Investors bank on virus outbreak ending soon

Date: February 17, 2020

  • The STI advanced 1.2% over the week;
  • Markets were firm on hopes that virus outbreak might end soon;
  • US Treasury yield curve inverted during the week;
  • Earnings season started – DBS, Genting, Singtel were among big names to announce their results
  • Russia’s Don Agro debuted on Catalist


Investors bought in anticipation of quick virus resolution

It’s been a topsy-turvy week for local stocks, with prices driven mainly by news surrounding the virus outbreak. Each day the market sought direction first from Wall Street, then regional leaders such as Hong Kong, China and Japan. Overall, because the signals from these markets appeared positive, the Straits Times Index managed to add 38.55 points or 1.2 per cent per cent over the week at 3,220.03..

That the stock market advanced as it did might come as a surprise to many, given that the slowdown in tourism globally and the hit to China’s economy is expected to dent growth that was already uneven to begin with at the start of the year.

According to conventional wisdom, prices are rising because the market is relying on official statements out of China that the virus outbreak could be over by April, in which case it might make sense to buy in advance of an expected bounce at that time.

Also helping support sentiment are expectations of government stimulus: “Despite coronavirus concerns, investors tend to believe that central banks and policymakers have measures to stimulate the economy during and after the public health crisis’’ said CMC Markets on Wednesday.

The optimism seen early in the week was slightly dented on Thursday after news that China suffered a jump of 15,000 new virus cases because of a change in counting method.

US Treasury yields fell, curve inverted mid-week

One market that doesn’t appear to share the optimism seen in equities is US Treasuries, where the yield curve has once again inverted. Treasury debt, which serves as a safe-haven investment in times of geopolitical and economic volatility, has been in demand since the start of the year. The 10-year Treasury yield has fallen 18.7% since Dec. 31 and although it currently stands around 1.579 per cent, just above the 3-month yield of 1.576 per cent, it dipped below the 3-month rate earlier in the week.

If yields on a 10-year note are lower than those on a three-month bill, it suggests investors have a pessimistic view of growth and inflation in the years ahead. As a result, an inverted yield curve where short-term yields are higher than longer ones, is often taken to be an indicator of an impending recession -though in the present situation, not necessarily one that is confined to only the US.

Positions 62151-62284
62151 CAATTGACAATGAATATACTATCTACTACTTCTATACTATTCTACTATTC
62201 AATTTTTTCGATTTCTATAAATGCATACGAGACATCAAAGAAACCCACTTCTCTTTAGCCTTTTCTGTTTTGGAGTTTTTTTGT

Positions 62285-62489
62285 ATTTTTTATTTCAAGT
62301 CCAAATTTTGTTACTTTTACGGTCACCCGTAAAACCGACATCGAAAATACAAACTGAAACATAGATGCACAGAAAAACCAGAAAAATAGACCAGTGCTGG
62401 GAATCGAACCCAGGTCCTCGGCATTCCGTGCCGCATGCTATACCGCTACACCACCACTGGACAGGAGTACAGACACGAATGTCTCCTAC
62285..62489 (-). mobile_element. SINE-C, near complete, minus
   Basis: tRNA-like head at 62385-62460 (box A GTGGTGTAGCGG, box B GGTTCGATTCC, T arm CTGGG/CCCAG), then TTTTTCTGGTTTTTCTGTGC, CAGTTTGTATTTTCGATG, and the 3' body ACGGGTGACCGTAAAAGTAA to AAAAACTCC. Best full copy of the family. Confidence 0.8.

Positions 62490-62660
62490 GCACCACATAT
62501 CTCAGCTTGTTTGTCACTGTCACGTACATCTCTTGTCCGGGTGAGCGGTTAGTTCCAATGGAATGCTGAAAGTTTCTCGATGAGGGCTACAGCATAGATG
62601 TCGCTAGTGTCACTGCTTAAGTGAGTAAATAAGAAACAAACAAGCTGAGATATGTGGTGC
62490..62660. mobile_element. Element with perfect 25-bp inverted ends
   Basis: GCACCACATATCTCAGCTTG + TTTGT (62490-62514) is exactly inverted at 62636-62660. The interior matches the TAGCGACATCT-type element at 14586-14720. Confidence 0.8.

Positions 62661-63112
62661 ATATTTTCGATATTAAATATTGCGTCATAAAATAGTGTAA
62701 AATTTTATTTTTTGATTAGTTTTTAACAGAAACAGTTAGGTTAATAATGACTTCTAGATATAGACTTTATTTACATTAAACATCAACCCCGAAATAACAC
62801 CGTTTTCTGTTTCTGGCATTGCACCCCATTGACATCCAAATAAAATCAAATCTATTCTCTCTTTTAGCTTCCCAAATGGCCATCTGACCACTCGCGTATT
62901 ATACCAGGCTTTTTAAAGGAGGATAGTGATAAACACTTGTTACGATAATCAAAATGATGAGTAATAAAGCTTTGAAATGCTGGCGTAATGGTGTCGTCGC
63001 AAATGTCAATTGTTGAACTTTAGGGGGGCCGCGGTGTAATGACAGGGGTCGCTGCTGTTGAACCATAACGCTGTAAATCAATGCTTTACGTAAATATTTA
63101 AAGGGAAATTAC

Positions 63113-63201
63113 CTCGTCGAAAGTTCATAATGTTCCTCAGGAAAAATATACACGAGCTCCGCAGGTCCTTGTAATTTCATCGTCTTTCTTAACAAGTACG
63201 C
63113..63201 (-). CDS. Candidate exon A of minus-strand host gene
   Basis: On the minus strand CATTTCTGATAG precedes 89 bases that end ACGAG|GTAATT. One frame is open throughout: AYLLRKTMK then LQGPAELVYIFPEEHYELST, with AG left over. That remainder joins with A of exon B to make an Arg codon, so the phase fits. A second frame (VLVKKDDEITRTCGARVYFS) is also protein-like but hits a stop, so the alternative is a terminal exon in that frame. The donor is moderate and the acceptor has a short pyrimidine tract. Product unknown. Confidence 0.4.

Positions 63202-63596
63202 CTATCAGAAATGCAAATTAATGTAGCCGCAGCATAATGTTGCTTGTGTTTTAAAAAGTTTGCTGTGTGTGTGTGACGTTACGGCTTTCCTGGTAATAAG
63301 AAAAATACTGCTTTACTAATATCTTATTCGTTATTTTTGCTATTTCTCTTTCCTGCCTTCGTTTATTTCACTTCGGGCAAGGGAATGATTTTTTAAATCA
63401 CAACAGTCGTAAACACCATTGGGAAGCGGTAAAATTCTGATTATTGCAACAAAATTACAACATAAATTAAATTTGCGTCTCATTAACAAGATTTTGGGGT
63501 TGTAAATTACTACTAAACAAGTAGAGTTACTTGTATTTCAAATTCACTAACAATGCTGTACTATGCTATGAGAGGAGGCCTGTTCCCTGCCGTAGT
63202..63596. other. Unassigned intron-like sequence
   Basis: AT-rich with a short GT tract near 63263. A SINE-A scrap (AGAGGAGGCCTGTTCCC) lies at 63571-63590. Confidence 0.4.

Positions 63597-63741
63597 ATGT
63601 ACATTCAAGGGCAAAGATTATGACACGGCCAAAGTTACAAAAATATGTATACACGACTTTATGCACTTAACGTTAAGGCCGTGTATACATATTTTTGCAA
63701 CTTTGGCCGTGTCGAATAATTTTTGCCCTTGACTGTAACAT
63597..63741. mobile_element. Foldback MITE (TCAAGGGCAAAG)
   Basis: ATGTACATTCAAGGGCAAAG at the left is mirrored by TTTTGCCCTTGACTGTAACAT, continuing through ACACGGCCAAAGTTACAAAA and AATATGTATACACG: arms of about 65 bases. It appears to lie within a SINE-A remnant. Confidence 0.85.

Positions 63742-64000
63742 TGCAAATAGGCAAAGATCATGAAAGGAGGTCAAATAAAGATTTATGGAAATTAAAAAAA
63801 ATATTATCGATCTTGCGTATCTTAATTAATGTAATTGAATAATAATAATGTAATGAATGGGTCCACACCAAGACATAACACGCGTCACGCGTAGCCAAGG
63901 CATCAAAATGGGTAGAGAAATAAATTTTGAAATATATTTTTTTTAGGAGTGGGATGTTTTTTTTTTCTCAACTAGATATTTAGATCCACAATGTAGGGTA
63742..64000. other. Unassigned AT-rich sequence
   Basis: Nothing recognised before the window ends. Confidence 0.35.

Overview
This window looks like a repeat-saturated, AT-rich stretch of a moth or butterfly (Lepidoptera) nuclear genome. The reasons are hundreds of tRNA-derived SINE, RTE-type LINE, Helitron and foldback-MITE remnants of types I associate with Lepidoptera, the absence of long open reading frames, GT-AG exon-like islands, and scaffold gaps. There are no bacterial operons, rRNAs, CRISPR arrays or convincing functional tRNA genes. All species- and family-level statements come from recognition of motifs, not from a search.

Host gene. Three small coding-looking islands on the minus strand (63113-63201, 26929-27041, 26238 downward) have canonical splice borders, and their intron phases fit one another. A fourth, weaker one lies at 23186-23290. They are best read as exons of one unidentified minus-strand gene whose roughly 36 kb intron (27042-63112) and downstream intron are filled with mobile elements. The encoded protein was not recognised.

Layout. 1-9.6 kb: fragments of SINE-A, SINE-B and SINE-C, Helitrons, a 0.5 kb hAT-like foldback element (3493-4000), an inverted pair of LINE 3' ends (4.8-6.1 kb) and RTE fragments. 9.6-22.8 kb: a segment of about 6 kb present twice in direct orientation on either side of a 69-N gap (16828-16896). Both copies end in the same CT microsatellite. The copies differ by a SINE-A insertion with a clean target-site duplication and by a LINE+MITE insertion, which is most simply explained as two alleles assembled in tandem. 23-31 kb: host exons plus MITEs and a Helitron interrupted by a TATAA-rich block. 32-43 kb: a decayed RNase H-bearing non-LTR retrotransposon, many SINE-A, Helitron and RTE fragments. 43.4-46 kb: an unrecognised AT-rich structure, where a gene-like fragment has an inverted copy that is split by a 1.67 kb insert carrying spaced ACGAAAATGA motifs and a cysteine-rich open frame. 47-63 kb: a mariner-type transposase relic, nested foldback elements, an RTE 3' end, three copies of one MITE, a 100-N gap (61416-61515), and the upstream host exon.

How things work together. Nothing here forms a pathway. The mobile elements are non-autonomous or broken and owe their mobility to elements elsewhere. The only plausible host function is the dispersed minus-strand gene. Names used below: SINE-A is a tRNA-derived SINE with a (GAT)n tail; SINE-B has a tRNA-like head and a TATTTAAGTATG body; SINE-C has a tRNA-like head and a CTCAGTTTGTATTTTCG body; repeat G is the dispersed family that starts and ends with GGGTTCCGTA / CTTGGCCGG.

Bloomberg last week quoted analysts as saying that given the vast holding of US Treasuries outside of the US, a Treasury yield curve inversion may not be signalling only expectations of a US slowdown but of the whole world.

On Friday, yields fell as U.S. Commerce Department data showed US consumer spending appeared to have slowed further in January, with sales at clothing stores declining by the most since 2009, which could raise concerns about the economy’s ability to continue its moderate expansion.

Commerce said retail sales excluding automobiles, gasoline, building materials and food services were unchanged last month, weaker than the 0.3 percent rise economists had predicted in a Reuters poll. Data for December was revised down.

Genting, DBS and Singtel released their results

Among the companies to release their 2019 results was casino operator Genting Singapore (GENS) which owns Resorts World Singapore (RWS). On Wednesday, GENS announced a 9 per cent drop in net profit to $689m and a 2 per cent fall in revenue to $2.5b.

The company said it is pessimistic about the outlook for the first half of 2020 because of the “massive disruption to the travel and tourism industries’’ created by the virus outbreak. It added that it would use this period to refresh its offerings and embark on a productivity drive.

Maybank Kim Eng called a “buy’’ on GENS with a target price of $0.99. It said it expects GENS’s first quarter to be poor because of the virus outbreak and has cut its FY20 earnings per share estimate by 12 per cent; however, the broker said it does not expect the virus’s negative impact to last beyond the second quarter as cases and deaths are already subsiding.

Moreover, there may be long term earnings upside if the 2020 Budget (18 Feb 2020) yields aid and relief for RWS. Recall also that GENS is bidding for an integrated resort license in Japan. As winners are expected to be announced in 2H20, more upside could be derived soon if GENS wins a bid’’ said Maybank Kim Eng.

DBS was the first bank to report its 2019 results. It announced a 14 per cent rise in net profit for the fourth quarter to $1.5b versus 4Q 2018, slightly higher than forecast by analysts. For the whole year, net profit rose 14 per cent to $6.4b. All three banks closed firmer on Friday.

Elsewhere, Singtel announced a 24 per cent drop in earnings for its third quarter ended 31 Dec 2019 to $627m largely because of losses incurred by Indian associate Airtel. Its management said it believes Airtel’s user demand remains strong; however, it added that competition in Australia is intensifying.

Russian firm debuts on Catalist

Russian agricultural and dairy firm Don Agro debuted on Catalist on Friday, closing at $0.24 with 5.6m shares traded. Don Agro, which operates winter wheat, sunflower and dairy cattle farms in southern Russia’s Rostov region, is the first Russian firm to be listed on the Singapore bourse. Its IPO involved the issuance of 23 million new placement shares at S$0.22 each.